Nabil Almarabh may be deported to Syria despite claims that he will likely be tortured or killed if sent there. The fate of the 36-year-old Kuwaiti is now in the hands of Immigration Judge Robert Newberry, who presided over Almarabh’s deportation trial in Detroit last week, and who, by the way, regularly yawned, inspected his nails, and appeared to be daydreaming at points during the proceedings.
Hey, it’s only a guy’s life.
Almarabh has been in federal custody since Sept. 19, 2001, after being picked up as part of a nationwide dragnet seeking suspected Middle-Eastern terrorists in the wake of Sept. 11.
Almarabh had all the markings of a terrorist. He entered the United States illegally. He traveled in Pakistan and Afghanistan in the early 1990s, where he had self-defense training in small arms at a training camp. While in Detroit, he obtained a commercial driver’s license that allowed him to truck hazardous material. He briefly lived in Boston with a man who was later convicted of attempting to bomb a hotel in Jordan. That same man allegedly told the FBI that Almarabh was an associate of Osama bin Laden. When he was arrested, Almarabh had $22,000 in a bank account in Kuwait and $25,000 worth of amber (used for jewelry) in his possession.
But, like so many of the suspects nabbed immediately after 9/11, the government never brought terrorism charges against him. In fact, last fall a federal prosecutor admitted at Almarabh’s sentencing (for entering the country illegally) that there was no evidence linking him to any terrorist activity or organization.
Still, the feds want him out of the country and are intent on sending him to Syria. Almarabh was born in Kuwait but is considered a Syrian citizen since his parents were born there. He hopes to avoid deportation to Syria by invoking “the convention against torture,” says his lawyer, Tamara French. If granted, the government can deport him to any country except Syria, or it could let him stay in the States. French says that Almarabh may be tortured if returned to Syria “because he was portrayed in the media as a terrorist.” He cannot return to Kuwait because the government there won’t allow it, says his other attorney, Mark Kriger.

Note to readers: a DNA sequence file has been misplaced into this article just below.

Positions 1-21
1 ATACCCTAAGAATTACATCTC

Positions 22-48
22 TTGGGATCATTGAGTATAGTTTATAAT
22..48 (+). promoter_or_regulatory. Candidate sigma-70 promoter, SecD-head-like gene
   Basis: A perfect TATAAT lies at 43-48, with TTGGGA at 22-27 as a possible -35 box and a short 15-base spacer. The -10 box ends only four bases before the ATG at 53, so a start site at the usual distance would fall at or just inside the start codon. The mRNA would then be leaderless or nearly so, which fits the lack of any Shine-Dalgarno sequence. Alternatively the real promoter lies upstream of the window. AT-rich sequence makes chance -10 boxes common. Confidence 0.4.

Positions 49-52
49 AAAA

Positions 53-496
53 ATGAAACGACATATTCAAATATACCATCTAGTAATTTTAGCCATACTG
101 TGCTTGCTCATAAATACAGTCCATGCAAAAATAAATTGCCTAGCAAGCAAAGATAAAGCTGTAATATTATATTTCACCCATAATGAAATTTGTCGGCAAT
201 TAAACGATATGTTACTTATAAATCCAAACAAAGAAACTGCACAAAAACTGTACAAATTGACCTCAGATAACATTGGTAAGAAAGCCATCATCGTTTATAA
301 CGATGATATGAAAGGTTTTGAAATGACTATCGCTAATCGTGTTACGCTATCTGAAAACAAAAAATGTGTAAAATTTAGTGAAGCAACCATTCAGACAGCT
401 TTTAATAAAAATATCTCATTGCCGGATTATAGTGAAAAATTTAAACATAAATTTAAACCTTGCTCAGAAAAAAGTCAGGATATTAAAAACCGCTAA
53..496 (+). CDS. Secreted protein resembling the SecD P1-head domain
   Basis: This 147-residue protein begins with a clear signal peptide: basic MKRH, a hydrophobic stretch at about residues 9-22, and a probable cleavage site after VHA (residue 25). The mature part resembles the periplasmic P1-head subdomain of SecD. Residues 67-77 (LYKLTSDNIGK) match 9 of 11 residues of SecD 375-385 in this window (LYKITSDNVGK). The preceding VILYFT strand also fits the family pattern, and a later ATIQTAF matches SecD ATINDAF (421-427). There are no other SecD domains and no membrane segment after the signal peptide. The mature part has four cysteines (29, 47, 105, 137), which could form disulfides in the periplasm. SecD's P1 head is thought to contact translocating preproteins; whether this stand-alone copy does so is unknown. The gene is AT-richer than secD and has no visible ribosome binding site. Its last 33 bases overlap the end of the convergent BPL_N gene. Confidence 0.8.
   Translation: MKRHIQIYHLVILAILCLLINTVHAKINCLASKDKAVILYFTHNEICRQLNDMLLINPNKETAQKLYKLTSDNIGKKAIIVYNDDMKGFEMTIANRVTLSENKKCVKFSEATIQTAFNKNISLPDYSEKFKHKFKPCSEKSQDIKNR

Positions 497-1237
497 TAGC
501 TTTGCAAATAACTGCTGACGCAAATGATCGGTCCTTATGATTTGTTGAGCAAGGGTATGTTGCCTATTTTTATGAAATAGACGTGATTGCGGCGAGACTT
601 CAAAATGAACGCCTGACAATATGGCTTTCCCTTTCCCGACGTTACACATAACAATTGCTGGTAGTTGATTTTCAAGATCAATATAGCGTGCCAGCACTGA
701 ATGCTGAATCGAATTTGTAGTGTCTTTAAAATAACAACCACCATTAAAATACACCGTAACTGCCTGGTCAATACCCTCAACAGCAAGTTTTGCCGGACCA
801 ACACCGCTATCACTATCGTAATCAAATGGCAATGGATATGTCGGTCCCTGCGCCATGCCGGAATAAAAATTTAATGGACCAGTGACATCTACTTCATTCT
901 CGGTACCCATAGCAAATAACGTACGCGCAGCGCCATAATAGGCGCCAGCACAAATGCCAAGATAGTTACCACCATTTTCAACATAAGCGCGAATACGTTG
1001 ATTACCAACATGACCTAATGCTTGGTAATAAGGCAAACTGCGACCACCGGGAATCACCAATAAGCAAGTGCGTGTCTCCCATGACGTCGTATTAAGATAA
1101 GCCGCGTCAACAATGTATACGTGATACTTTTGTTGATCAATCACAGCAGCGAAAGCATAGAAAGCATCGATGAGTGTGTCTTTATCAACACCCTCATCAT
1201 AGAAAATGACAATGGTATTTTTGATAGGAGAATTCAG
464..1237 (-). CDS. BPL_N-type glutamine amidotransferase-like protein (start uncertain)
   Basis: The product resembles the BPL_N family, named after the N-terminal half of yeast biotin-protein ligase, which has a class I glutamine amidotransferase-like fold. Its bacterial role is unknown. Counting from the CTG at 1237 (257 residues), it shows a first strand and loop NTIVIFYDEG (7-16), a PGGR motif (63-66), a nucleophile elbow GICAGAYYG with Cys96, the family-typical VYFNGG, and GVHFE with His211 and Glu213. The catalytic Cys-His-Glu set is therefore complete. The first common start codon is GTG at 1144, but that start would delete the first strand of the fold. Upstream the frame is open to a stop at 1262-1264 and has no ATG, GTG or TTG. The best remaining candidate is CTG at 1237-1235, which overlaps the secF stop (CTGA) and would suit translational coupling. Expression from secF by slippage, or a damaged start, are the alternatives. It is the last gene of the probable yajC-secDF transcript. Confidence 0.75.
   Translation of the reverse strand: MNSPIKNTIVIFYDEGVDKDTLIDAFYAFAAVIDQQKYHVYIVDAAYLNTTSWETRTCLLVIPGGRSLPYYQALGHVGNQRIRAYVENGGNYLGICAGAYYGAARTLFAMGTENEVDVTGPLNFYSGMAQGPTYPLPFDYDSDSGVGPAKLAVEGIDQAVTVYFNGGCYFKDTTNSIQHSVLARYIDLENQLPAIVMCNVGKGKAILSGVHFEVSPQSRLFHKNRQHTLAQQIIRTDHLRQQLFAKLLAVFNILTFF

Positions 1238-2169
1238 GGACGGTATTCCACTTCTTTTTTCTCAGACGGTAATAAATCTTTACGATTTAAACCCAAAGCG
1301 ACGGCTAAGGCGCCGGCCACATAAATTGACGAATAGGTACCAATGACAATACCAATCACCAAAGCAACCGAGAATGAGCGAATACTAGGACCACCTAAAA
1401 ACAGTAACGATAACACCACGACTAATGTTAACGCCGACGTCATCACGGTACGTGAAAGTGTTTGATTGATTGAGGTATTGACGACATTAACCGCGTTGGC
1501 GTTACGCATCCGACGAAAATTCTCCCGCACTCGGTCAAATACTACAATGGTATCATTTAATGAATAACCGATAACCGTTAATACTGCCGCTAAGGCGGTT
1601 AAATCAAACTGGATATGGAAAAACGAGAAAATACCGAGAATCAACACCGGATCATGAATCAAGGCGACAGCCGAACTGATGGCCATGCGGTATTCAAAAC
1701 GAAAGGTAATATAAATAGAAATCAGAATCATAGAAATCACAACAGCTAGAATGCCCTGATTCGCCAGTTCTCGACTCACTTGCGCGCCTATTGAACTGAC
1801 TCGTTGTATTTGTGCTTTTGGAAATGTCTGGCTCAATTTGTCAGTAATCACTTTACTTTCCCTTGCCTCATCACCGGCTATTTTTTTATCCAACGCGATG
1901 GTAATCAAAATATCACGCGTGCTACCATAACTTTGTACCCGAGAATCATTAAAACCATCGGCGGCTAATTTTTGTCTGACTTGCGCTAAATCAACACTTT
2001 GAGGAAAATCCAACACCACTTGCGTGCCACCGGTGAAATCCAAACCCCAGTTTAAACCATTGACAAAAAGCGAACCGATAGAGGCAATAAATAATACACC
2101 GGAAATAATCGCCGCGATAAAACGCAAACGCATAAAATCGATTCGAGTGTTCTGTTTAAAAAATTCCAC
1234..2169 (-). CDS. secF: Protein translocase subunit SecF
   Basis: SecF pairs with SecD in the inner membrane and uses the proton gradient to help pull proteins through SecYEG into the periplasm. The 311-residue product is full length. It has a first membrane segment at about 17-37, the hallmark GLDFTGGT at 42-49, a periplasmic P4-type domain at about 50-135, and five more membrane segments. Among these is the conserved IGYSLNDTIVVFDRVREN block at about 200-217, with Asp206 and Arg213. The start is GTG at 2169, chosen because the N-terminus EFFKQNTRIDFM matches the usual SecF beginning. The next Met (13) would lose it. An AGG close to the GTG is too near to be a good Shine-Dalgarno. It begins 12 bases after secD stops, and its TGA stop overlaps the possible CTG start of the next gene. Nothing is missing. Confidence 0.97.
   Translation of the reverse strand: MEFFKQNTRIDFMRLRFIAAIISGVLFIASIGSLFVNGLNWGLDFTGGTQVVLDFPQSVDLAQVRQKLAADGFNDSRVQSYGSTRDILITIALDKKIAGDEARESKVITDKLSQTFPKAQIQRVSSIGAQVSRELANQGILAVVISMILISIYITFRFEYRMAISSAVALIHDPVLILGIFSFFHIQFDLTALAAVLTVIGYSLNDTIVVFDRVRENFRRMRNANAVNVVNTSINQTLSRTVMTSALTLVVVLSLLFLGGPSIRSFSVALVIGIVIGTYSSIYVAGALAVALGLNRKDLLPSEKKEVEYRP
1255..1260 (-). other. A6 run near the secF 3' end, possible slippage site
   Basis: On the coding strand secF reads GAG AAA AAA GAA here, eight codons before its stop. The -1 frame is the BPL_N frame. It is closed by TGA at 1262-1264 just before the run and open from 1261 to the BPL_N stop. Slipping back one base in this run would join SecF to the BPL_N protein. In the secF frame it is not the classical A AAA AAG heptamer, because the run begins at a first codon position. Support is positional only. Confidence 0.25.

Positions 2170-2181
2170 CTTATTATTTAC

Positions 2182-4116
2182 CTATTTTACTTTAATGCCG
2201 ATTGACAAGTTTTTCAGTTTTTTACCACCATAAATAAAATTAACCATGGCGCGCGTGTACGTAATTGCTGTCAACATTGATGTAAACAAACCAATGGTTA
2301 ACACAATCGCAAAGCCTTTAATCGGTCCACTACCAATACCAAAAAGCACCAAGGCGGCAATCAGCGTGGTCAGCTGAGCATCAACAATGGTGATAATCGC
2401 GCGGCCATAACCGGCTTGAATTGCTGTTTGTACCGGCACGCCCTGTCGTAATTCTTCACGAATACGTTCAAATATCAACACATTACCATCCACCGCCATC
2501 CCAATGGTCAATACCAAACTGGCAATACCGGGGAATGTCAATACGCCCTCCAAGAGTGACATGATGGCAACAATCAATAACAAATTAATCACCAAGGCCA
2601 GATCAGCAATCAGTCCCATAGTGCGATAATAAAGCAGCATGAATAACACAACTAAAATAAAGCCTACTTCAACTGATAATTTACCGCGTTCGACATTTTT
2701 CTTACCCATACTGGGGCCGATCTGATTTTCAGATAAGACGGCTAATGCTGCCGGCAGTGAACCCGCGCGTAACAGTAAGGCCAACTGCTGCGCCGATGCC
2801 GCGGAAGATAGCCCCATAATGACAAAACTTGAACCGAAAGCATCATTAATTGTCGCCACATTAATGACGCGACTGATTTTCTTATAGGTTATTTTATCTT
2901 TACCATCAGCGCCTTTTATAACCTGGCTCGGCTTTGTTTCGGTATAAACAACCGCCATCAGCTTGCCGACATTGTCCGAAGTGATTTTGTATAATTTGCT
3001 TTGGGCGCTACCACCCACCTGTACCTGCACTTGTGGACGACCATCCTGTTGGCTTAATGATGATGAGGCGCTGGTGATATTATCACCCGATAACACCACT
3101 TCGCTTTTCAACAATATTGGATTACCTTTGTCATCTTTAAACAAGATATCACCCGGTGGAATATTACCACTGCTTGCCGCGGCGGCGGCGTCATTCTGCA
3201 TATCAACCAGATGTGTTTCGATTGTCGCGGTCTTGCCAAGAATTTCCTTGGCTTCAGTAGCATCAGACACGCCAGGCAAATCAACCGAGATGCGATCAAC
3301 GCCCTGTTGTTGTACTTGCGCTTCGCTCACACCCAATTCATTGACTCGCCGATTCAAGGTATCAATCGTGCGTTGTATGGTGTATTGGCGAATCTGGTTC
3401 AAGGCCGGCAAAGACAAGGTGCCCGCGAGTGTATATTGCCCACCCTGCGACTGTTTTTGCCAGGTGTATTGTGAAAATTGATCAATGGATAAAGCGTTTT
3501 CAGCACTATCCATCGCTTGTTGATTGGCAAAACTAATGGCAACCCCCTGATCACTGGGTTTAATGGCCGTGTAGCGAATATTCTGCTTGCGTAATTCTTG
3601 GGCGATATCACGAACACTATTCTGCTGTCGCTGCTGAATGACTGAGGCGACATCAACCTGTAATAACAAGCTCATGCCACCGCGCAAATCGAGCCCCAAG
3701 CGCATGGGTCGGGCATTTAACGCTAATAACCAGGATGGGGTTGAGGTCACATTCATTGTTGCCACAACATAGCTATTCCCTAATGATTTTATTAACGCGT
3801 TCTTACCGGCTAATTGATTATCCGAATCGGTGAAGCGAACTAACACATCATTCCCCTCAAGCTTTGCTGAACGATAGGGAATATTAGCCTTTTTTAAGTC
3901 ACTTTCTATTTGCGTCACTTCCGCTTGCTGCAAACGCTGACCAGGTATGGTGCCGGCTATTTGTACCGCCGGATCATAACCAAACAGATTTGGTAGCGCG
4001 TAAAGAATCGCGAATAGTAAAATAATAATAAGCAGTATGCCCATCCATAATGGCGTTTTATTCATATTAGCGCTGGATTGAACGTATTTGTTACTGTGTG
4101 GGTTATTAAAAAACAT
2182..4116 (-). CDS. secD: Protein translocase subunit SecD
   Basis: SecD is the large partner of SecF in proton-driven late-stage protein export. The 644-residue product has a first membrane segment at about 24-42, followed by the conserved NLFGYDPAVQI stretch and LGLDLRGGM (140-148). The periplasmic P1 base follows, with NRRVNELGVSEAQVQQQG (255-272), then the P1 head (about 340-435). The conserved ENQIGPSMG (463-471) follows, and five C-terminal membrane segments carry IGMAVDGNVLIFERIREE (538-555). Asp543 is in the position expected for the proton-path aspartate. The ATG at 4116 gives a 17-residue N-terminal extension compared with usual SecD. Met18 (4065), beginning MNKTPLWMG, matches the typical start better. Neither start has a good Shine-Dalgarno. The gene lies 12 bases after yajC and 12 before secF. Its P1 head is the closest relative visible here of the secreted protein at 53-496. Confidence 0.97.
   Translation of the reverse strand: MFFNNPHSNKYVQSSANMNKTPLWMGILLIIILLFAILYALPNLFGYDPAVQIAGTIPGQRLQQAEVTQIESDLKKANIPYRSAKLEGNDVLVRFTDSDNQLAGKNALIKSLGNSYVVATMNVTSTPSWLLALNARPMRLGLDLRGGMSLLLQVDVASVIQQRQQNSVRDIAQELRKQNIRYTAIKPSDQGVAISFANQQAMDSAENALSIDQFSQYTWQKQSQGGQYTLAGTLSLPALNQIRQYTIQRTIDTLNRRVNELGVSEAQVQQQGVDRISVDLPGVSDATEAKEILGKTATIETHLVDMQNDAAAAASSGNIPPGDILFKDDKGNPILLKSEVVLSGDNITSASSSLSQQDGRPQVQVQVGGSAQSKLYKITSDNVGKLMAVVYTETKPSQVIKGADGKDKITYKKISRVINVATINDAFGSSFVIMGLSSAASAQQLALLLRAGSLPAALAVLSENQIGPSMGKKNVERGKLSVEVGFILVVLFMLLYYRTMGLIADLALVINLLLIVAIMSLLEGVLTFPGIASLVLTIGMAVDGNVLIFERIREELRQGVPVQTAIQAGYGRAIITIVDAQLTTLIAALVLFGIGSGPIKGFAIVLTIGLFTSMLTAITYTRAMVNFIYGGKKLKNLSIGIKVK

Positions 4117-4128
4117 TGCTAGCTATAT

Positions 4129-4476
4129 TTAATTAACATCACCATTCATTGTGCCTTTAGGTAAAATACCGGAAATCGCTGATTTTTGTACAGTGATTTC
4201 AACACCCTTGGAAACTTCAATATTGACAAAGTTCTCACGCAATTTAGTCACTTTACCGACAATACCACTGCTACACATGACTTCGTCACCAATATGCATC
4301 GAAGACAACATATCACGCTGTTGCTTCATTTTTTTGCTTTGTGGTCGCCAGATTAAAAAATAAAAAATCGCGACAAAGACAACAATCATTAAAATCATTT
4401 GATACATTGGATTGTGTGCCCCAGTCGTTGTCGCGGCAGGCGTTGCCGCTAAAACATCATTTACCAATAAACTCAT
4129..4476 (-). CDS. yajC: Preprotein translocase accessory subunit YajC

At last week’s trial, Kriger said that Almarabh’s case should be considered in light of American foreign policy. Kriger explained that while Almarabh was in Afghanistan and Pakistan in the early 1990s, he worked for a charity group that provided medicine, food and money to refugees. That is how Almarabh met the muhajadeen, Muslims who fought the former Soviet Union during the Afghanistan invasion. At the time, the United States backed the muhajadeen, providing them with money and weapons, said Kriger. Some muhajadeen later became anti-American terrorists. Now Almarabh is being targeted for associating with people the U.S. government once backed, said Kriger.
During a break, News Hits spoke to Almarabh’s wife, Van Huynh. A Vietnamese immigrant who became an American citizen five years ago, Huynh traveled to Detroit from Boston. She said that this was the first time she’d seen her husband in more than three years. Almarabh left Boston in August 2000 to get his trucking license in Detroit, where tuition was cheaper. Huynh stayed in Boston with her son. The couple was in touch until Almarabh’s arrest in 2001. Huynh said that she didn’t know where he was during the first eight months of his detainment. A New York Times reporter helped her track him down, she said.
Huynh’s testimony was painful to watch. With a very limited command of English, she often seemed confused by the proceedings.
Following the trial, Kriger requested that his client be allowed to visit with his wife. The judge left that decision to the discretion of a court security guard, who displayed limitless depths of compassion. He snapped his fingers, motioned for her to move as he uttered the word “andele” (Spanish slang for “Let’s go!”) and then told her to make it snappy because the three-minute visit he allowed the couple was “cutting into his dinner time.”
Asked by News Hits how she feels seeing her husband at the trial, Huynh said, “I feel better now. I feel happy. This time, I follow him. I don’t leave him alone.”
Unless, perhaps, he is sent to Syria. Newberry said that he would decide Almarabh’s fate by Oct. 6.Send comments to firstname.lastname@example.org